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Adou Thiero's time is coming: "He's the next in line."

Jack Pilgrim12/19/22


Article written by:On3 imageJack Pilgrim
Adou Thiero
Photo by Dr. Michael Huang | Kentucky Sports Radio

Kentucky freshman guard Adou Thiero was the surprise of the offseason, first emerging in the Bahamas as a potential day-one contributor in his first unofficial appearances as a Wildcat. Playing an all-out, carefree brand of basketball, the 6-foot-6 newcomer fought on both ends of the floor en route to 6.3 points, 3.0 rebounds, 1.8 assists, 1.8 steals and 1.3 blocks in 14.3 minutes per contest.

Thiero followed it up with a breakout performance in Kentucky’s Blue-White Game in Pikeville, finishing with 21 points, 12 rebounds, six assists, and three steals in 30 minutes, nearly willing his shorthanded Blue squad — one that included three walk-ons — to victory as the lead guard.

His production didn’t stop during exhibition play, putting up five points and two rebounds in 12 minutes vs. Missouri Western, then seven points and five rebounds in 18 minutes vs. Kentucky State. That continued in limited playing time to open the regular season, going for four points and five rebounds in 14 minutes vs. Howard, six points and four rebounds in nine minutes vs. South Carolina State and five points and two blocks in 12 minutes vs. North Florida.

He’s not perfect, finding himself out of position on occasion defensively and getting a bit too ahead of himself at times offensively. For better and sometimes worse, Thiero plays with a reckless spirit that can get him in trouble. It happens, especially for a freshman looking to find his footing in college.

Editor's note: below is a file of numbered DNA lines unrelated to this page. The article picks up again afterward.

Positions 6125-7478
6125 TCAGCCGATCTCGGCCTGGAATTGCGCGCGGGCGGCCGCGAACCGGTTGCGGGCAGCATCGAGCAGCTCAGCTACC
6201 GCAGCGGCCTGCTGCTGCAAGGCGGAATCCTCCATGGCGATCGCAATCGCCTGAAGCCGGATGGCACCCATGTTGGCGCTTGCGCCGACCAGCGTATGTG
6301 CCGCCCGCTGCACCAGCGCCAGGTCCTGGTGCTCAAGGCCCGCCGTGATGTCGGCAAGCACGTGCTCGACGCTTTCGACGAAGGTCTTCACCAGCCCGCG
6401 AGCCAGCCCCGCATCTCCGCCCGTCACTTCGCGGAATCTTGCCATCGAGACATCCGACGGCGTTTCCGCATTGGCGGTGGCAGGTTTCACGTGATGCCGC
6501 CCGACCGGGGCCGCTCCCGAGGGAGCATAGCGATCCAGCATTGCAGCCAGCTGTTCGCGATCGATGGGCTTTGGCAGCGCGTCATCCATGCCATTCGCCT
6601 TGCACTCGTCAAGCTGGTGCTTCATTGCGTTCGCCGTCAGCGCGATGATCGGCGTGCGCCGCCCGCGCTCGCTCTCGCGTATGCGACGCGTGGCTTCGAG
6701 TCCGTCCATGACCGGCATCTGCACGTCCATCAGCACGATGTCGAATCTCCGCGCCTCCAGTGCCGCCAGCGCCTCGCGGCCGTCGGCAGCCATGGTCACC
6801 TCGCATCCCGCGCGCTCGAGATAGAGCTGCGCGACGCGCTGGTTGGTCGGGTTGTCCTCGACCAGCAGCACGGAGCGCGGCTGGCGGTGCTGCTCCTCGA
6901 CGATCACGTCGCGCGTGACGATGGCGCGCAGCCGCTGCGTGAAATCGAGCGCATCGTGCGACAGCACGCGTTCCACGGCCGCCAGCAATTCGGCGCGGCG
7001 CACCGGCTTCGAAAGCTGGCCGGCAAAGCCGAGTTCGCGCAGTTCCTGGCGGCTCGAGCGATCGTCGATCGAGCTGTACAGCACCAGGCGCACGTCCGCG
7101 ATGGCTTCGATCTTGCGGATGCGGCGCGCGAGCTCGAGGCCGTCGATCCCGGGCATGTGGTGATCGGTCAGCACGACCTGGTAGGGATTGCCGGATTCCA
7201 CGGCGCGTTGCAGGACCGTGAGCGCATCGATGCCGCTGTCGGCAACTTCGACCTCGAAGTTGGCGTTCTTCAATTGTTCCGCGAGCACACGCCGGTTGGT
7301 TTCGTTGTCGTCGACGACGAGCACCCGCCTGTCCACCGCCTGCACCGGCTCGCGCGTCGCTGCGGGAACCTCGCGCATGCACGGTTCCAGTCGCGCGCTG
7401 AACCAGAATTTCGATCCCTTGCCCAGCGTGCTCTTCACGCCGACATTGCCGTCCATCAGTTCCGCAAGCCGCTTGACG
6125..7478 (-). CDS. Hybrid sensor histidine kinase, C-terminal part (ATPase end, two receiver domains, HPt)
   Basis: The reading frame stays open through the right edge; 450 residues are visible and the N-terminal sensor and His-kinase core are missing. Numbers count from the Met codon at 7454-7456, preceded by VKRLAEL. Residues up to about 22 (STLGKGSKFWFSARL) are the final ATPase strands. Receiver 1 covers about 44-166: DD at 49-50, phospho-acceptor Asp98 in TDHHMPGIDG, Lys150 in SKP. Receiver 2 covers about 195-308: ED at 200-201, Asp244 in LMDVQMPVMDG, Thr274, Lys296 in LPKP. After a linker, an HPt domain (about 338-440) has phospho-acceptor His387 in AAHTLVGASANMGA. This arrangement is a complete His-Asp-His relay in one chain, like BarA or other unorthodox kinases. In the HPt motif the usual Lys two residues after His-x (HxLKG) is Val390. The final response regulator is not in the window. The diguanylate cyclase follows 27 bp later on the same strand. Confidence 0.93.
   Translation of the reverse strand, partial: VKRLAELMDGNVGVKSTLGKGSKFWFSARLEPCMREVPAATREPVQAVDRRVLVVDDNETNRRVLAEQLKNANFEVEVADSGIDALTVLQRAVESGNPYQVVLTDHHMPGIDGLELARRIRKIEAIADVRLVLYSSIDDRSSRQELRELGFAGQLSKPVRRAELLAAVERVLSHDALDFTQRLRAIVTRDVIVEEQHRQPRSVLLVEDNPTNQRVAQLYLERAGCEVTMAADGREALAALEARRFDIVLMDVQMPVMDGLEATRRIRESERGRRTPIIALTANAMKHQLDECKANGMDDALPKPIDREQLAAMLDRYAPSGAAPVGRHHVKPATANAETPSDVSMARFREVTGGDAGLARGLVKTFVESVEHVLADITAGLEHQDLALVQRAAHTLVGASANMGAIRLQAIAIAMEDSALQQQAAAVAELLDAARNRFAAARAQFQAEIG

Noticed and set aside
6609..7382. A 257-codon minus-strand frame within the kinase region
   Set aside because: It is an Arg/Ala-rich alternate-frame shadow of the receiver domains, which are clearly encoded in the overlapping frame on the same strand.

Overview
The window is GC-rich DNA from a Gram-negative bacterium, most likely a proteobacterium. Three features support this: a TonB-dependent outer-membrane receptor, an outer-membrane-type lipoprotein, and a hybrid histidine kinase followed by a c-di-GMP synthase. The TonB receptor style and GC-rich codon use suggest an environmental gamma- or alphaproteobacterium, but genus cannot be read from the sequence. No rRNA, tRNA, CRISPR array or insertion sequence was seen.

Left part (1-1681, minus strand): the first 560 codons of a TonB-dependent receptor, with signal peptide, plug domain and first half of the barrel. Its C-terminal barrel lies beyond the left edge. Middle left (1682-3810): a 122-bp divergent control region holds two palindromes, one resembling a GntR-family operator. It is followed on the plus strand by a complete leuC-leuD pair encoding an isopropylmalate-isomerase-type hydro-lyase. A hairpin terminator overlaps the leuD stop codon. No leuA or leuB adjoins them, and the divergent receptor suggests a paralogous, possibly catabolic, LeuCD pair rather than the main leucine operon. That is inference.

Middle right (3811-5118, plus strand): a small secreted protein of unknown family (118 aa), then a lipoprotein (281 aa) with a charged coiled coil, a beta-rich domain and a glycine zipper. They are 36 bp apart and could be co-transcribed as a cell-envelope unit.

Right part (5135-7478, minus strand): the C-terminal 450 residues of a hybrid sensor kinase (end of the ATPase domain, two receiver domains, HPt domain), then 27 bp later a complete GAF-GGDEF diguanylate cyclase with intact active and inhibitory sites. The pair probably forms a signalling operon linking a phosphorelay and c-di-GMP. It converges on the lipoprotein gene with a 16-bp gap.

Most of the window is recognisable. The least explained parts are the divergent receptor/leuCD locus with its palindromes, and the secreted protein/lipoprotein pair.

But it’s refreshing. The kid just wants to play and contribute. And with Kentucky struggling the way it is currently, specifically on offense, why not try something new? He clearly plays with heart, and the Wildcats haven’t shown much of that as of late. Maybe Thiero could be the change of pace UK needs?

John Calipari doesn’t disagree. In fact, the Kentucky head coach says the freshman guard is going to get his shot sooner rather than later.

“There’s no question he could (help) and he’s the only guy that hasn’t had his chance,” Calipari said during his call-in radio show Monday evening. “So now he’s the next in line to go play.”

Why the sudden change? Well, Kentucky is struggling, for one. Beyond that, though, Thiero continues to improve in practice after a slow start to open the season behind closed doors. Oddly enough, he’s been better in games than he has in practice. Now, his work in the Joe Craft Center is starting to catch up and his moment has arrived.

“Here’s what I like about him: physically, he’s not afraid. I tell him, and the team kind of laughs, he’s better in the games than he is in practice. Now, he’s getting better in practice, which shows you that he’s gonna go in the game and perform.”

Calipari compares Thiero’s situation to that of fellow freshman Chris Livingston, who just had his breakthrough moment vs. UCLA in the CBS Sports Classic, leading the team with 14 points. He had to wait his turn before his time came, and he took advantage of the opportunity.

Now, it’s Thiero’s turn — and he’s exactly what the Wildcats are missing.

“My guess is he’ll do exactly what Chris did,” Calipari said. “Chris had to wait his turn, Adou is waiting his turn. But he’s the next in line. Talented, strong, aggressive, not afraid. He’s exactly what we are missing. So he’s the next in line, he’ll be getting in.”

It’s an opportunity Thiero is excited to take advantage of.

“It just makes me want to work even harder to practice to go and work harder, be physical, get rebounds, hit open shots. Just try and do whatever I can to get on the floor,” Thiero said Monday. “… It means doing the little things, diving on the floor, taking charges, hitting open shots, doing all the right things.”

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